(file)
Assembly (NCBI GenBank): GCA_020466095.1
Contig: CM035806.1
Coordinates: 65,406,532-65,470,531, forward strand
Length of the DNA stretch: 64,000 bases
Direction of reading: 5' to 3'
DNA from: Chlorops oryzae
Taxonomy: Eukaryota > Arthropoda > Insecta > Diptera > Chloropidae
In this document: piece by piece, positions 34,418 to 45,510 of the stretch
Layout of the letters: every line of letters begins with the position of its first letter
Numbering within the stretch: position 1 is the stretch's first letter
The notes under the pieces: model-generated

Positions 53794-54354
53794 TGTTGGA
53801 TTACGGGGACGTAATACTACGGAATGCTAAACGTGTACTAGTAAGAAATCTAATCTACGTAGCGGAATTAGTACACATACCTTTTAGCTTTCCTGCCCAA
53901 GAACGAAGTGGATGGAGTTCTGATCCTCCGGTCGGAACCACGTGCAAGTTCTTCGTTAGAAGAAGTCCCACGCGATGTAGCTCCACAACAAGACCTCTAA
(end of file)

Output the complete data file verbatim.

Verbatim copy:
Assembly (NCBI GenBank): GCA_020466095.1
Contig: CM035806.1
Coordinates: 65,406,532-65,470,531, forward strand
Length of the DNA stretch: 64,000 bases
Direction of reading: 5' to 3'
DNA from: Chlorops oryzae
Taxonomy: Eukaryota > Arthropoda > Insecta > Diptera > Chloropidae
In this document: piece by piece, positions 34,418 to 45,510 of the stretch
Layout of the letters: every line of letters begins with the position of its first letter
Numbering within the stretch: position 1 is the stretch's first letter
The notes under the pieces: model-generated

Positions 53794-54354
53794 TGTTGGA
53801 TTACGGGGACGTAATACTACGGAATGCTAAACGTGTACTAGTAAGAAATCTAATCTACGTAGCGGAATTAGTACACATACCTTTTAGCTTTCCTGCCCAA
53901 GAACGAAGTGGATGGAGTTCTGATCCTCCGGTCGGAACCACGTGCAAGTTCTTCGTTAGAAGAAGTCCCACGCGATGTAGCTCCACAACAAGACCTCTAA